Figure 4:  The future of the PMO

Closing remarks

The widening of the trust gap is very visible in southern Africa and may be applicable in most third world countries.  The wider the trust gap, the lower the probability of project success… Fortunately, the widening can be curtailed by improved governance and the elimination of corruption, as well as the use of freelance project management and engineering professionals.

OTC, and other consulting groups like us, should see an increase in the demand for our services, once owner organisations make a mind-shift in their approach to projects.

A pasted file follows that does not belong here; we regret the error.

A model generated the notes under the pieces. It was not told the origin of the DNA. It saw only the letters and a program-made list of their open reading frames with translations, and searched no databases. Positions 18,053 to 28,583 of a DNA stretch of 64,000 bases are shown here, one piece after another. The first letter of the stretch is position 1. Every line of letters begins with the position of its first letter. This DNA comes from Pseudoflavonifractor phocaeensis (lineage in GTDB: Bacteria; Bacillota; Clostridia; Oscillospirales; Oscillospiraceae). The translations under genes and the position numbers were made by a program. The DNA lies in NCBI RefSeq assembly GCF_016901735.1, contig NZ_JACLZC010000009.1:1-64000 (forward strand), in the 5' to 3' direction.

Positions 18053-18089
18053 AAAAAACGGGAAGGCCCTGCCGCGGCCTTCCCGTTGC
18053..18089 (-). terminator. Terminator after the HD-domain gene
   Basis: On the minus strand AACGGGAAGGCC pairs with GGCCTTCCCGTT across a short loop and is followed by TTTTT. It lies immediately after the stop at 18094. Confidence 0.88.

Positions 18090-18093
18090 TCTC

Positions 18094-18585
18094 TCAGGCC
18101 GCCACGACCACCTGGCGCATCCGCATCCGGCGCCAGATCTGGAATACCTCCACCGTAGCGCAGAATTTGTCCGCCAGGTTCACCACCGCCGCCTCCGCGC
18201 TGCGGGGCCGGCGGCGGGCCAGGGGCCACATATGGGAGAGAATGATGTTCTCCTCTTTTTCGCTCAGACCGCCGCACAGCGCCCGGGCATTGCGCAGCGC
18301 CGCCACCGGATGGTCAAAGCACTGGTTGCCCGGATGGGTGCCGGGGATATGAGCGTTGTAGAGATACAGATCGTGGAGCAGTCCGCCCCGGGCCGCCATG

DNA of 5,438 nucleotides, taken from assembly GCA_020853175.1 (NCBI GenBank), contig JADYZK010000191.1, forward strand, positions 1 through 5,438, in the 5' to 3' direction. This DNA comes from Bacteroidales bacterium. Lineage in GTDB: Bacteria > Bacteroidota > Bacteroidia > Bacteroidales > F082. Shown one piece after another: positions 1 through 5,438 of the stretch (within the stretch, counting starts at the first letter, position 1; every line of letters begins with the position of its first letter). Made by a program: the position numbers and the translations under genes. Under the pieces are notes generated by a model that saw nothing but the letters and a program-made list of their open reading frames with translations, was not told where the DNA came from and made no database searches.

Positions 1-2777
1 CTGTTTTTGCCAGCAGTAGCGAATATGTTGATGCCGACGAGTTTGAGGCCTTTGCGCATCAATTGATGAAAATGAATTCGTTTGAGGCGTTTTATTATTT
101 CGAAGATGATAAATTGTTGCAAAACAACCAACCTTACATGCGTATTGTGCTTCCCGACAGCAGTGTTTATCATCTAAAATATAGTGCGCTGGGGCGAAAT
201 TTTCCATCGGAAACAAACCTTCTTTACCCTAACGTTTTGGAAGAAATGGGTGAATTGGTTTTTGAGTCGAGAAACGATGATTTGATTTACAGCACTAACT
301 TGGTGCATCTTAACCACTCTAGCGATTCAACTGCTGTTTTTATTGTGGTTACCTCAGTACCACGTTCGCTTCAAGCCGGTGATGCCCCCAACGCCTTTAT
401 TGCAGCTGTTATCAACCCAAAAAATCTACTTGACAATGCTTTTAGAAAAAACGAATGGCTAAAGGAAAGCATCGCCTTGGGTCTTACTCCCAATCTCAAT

References

Alexander, M., 2018, 5 Project management trends to watch in 2018. Available from https://www.techrepublic.com/article/5-project-management-trends-to-watch-in-2018/.  Accessed on 28 December 2018.

Claassen, L., 2018, Ghanaian power firm ends troubled contract with Group Five.  Published in BusinessDay of 2 December 2018. Available from https://www.businesslive.co.za/bd/companies/energy/2018-12-02-ghanaian-power-company-ends-troubled-contract-with-group-five/. Accessed on 28 December 2018.

Evamy, M. (ed),2017, Future of project management., Publication by the Association of Project Management, Arup and The Bartlett School of Construction and Project Management at UCL.

Jordan, A., 2017, The technology-driven future of project management: capitalizing on the potential changes and opportunities.Publication by Oracle, projectmanagement.com and Project Management Institute.